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The tax levied on the total value of your estate after you die. IHT has to be paid by the beneficiaries of your estate before they can receive any of the money from it. The money can’t be taken from the value of the estate _– it has to be paid before any money can be released. There is an IHT threshold – known as the “nil-rate band” – below which no tax is levied (£325,000 in 2011/12). Any amount above the nil-rate band is subject to tax at 40%. If your estate totals £600,000, there is no tax on the first £325,000; however your estate will pay 40% tax on the remaining £275,000, a total of £110,000. Prudent tax planning can reduce your IHT liability, so always consult a specialist solicitor.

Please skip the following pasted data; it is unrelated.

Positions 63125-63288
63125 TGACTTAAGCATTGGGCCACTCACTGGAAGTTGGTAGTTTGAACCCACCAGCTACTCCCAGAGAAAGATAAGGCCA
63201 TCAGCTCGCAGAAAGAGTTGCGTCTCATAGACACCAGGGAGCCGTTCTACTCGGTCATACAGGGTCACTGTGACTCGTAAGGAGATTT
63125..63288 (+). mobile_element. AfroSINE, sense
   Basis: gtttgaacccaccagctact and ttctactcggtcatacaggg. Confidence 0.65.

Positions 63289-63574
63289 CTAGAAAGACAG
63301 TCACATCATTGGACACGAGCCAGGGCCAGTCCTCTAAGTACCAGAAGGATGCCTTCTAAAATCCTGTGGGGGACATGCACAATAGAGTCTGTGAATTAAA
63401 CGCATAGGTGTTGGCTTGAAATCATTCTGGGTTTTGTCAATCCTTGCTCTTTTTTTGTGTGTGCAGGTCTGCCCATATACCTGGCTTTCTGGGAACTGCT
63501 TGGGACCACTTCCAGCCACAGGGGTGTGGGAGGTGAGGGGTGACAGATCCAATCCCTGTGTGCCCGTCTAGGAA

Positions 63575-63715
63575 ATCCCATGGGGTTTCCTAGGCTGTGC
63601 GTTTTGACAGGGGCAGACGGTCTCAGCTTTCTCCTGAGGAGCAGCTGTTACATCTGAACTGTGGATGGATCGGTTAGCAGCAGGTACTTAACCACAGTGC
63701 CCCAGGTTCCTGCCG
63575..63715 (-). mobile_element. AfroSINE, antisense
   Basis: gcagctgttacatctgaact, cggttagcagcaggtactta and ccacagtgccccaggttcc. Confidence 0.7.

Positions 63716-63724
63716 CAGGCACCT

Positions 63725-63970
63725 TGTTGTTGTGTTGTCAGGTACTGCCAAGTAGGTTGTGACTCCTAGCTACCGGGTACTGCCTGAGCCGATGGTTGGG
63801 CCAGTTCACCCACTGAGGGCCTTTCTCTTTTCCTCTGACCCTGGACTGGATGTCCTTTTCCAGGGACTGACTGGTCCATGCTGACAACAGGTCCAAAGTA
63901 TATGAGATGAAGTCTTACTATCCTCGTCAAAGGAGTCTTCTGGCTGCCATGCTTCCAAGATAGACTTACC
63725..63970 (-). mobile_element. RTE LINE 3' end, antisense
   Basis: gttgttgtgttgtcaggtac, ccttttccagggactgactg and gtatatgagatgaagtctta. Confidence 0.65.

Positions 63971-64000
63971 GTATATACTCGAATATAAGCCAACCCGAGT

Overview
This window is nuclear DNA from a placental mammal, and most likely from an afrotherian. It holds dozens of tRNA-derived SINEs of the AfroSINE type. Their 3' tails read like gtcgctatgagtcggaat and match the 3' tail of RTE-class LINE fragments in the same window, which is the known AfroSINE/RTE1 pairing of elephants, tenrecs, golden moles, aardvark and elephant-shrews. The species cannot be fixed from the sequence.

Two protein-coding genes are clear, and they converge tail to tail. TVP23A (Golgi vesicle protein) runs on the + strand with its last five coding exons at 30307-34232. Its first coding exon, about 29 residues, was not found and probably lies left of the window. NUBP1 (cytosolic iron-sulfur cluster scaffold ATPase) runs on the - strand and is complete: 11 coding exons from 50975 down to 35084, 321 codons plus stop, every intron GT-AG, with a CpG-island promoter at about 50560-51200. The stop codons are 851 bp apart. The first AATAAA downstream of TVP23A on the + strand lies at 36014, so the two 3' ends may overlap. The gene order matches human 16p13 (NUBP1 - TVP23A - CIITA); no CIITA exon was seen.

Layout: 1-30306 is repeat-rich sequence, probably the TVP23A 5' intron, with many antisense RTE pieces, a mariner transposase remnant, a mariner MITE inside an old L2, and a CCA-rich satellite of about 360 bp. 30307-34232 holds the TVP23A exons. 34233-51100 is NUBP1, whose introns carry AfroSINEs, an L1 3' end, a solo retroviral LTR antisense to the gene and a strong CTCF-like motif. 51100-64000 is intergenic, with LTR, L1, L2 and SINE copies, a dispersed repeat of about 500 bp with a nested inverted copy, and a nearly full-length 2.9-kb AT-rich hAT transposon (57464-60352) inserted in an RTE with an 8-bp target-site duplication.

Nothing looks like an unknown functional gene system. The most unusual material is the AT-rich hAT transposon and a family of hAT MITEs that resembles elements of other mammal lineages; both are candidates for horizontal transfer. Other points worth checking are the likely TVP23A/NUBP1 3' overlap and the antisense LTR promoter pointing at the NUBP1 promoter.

A contract written by a life assurance company to pay a fixed sum (“the basic sum assured”) to the assured person on a fixed date in the future or to their estate should the person die prematurely. The policies normally run for five, 10, 15, 20 and 25 years. Monthly premiums are calculated on the age of the life insured, the basic sum assured required at maturity and the length of the policy, so each policy is unique. The policies can be with-profits or unit-linked (see separate entries). A common investment product during the 1980s, endowment policies were sold alongside interest-only mortgages and designed to provide enough money to repay the capital borrowed at the end of the mortgage term. However, mis-selling scandals and poor investment performance discredited endowments as a mortgage repayment method.